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Atlantic City Council approves cannabis zone, more ATV restrictions

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Scenes from the area planned for the new green zone being developed for cannabis-related businesses in Atlantic City, September 13, 2022. This is a south-facing view of Pacific Avenue.

ATLANTIC CITY — City Council on Wednesday adopted ordinances to create a “green zone” where cannabis businesses will be allowed and to fine gas stations and storage facilities who provide service to illegally ridden all-terrain vehicles and dirt bikes. The vote was 7-1 on the green zone ordinance, with only Councilman Aaron “Sporty” Randolph voting against it.

The proposed zone runs from Boston to Maryland avenues along both sides of Atlantic and Pacific avenues, and includes the Orange Loop district running from Pacific Avenue to just shy of the Boardwalk between New York and Tennessee avenues.

It covers much, but not all, of the Tourism District.

On Tuesday, the Casino Reinvestment Development Authority board approved the green zone plan. The CRDA oversees development in the Tourism District.

The zone does not go within 200 feet of the Boardwalk, according to Lance Landgraf, director of planning and development for the CRDA.

It is consistent with the adopted master plan and includes design standards for the cannabis businesses, Landgraf said. It also does not include residential neighborhoods, he said. The amendment would make all classes of state-licensed cannabis businesses a permitted use within the zone.

At its August meeting, council voted 5-4 to introduce an ordinance to fine gas stations and storage facilities for providing services to illegally ridden off-road vehicles.

The adopted ordinance allows those businesses to avoid fines if their staff calls the police and reports the illegal riders within an hour.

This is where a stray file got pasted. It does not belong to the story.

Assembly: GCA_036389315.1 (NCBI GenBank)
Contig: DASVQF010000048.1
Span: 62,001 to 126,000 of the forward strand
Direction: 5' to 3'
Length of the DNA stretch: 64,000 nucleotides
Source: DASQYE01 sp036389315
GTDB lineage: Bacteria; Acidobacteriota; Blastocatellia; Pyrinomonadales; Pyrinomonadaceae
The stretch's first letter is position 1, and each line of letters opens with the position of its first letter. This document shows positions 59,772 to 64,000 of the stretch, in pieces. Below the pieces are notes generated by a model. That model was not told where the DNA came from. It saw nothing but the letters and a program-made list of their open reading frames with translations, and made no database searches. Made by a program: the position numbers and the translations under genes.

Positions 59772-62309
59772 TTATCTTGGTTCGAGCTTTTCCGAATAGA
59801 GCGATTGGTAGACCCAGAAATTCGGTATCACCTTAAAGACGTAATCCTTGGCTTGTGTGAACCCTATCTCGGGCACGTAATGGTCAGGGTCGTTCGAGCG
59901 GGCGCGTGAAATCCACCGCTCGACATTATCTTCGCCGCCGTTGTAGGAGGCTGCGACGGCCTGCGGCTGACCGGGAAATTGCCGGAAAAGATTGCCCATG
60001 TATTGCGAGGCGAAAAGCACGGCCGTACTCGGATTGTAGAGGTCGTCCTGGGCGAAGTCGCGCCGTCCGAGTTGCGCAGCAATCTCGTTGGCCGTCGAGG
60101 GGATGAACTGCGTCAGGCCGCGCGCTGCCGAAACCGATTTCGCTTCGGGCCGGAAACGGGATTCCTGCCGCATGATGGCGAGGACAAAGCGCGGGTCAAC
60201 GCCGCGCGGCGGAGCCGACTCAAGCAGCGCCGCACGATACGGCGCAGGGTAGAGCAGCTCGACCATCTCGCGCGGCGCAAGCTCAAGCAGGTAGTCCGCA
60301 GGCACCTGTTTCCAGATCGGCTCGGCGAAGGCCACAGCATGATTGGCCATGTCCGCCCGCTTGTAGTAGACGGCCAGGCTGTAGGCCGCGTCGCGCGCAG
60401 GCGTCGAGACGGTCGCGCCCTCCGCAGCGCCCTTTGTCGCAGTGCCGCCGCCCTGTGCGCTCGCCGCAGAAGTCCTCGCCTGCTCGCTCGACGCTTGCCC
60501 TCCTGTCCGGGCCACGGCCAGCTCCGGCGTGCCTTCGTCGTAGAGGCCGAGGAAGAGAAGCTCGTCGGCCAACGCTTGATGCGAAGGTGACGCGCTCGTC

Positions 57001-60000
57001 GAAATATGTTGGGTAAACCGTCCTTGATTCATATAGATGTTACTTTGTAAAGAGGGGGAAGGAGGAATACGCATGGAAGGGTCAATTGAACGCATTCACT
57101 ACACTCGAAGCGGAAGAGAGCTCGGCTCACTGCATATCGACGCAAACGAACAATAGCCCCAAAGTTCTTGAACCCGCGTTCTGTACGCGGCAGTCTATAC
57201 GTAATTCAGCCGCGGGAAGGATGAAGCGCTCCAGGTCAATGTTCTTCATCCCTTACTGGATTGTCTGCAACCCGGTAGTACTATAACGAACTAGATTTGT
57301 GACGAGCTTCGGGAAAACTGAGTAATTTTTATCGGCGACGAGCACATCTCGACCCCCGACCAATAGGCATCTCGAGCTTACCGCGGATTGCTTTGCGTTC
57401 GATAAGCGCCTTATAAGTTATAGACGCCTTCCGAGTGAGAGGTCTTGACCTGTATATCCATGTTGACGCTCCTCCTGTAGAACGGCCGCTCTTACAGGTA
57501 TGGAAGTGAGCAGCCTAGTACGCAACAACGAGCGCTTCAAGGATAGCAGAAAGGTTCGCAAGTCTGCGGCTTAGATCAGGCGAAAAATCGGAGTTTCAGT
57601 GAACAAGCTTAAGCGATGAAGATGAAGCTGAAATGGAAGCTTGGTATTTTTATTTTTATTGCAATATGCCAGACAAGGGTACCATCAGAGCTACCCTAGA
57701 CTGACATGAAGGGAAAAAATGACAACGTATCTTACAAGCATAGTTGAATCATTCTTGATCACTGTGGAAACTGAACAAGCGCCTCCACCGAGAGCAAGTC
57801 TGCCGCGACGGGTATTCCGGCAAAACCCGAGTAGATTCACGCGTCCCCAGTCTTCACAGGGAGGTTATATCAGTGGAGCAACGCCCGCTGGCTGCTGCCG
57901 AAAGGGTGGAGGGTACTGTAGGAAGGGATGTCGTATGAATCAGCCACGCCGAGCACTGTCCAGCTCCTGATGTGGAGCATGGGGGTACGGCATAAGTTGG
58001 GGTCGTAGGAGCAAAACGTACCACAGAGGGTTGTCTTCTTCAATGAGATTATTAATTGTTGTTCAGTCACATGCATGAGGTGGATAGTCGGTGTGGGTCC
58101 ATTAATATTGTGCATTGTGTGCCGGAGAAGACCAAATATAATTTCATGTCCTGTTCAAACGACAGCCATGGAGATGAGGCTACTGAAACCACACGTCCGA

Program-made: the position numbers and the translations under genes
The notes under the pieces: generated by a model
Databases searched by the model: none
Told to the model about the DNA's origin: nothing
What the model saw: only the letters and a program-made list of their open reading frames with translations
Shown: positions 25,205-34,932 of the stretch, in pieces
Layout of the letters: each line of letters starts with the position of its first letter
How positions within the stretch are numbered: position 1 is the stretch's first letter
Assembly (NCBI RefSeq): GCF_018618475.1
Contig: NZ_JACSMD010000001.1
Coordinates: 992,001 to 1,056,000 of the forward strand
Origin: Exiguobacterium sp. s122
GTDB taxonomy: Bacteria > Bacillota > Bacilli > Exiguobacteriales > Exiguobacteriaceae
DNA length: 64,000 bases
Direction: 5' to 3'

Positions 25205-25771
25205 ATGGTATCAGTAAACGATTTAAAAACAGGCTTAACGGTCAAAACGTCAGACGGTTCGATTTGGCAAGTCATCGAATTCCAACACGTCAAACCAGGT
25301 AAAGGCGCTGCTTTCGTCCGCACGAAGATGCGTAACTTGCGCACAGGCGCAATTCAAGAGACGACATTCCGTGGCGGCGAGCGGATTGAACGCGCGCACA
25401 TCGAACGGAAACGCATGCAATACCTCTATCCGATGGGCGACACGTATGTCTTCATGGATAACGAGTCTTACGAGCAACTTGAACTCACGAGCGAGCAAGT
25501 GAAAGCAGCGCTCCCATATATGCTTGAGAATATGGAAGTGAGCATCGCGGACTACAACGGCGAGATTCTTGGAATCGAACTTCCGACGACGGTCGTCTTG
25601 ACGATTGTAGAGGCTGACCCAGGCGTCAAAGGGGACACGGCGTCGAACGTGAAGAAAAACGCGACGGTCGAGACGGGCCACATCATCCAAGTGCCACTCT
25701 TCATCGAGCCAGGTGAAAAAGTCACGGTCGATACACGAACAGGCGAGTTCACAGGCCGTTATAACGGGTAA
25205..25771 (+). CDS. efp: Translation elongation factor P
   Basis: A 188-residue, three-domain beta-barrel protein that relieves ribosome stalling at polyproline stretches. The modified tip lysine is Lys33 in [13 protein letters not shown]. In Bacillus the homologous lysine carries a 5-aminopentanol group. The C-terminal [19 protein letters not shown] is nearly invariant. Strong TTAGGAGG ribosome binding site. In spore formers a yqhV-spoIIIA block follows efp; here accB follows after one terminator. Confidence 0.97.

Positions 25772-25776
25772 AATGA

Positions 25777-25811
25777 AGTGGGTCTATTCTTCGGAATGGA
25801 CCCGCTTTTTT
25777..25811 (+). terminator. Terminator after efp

Those who voted “no” last month said they were concerned it would put workers in gas stations at risk of violence if they refuse to sell gas to large groups of riders.

The ordinance was adopted Wednesday by a 7-2 vote, with Council President George Tibbitt and 6th Ward Councilman Jesse Kurtz deciding to support it after hearing that acting police Chief James Sarkos had reached out to the five gas stations in the city and got the support of owners and/or managers for the ordinance.

Second Ward councilwoman LaToya Dunston and at-large Councilman Bruce Weekes continued to oppose the ordinance, saying it put too much responsibility on gas station workers. Sarkos said the Police Department will provide signs to be installed in businesses that make it clear the law does not allow the sale of gasoline to illegally ridden vehicles.

That will allow staff at gas stations and storage facilities to shift the responsibility to the city when refusing service to illegally ridden vehicles, Sarkos said.

Off-road vehicles, such as all-terrain vehicles and dirt bikes, are not legal on public roads anywhere in the state, but they are being ridden in large groups on city roads, and the riders often ignore traffic laws, endangering themselves and others.

At its July meeting, council passed another ordinance setting rules for confiscating and destroying ATVs and dirt bikes illegally ridden on city streets and rights-of-way.

Several other municipalities, such as Pleasantville and Absecon, have passed ordinances to confiscate and destroy illegally ridden off-road vehicles, and to fine gas stations that provide fuel to them when they are illegally ridden to the business.

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Staff Writer

In my first job after college got paid to read the New York Times and summarize articles for an early online data base. First reporting job was with The Daily Record in Parsippany. I have also worked in nonprofits, and have been with The Press since 1990.

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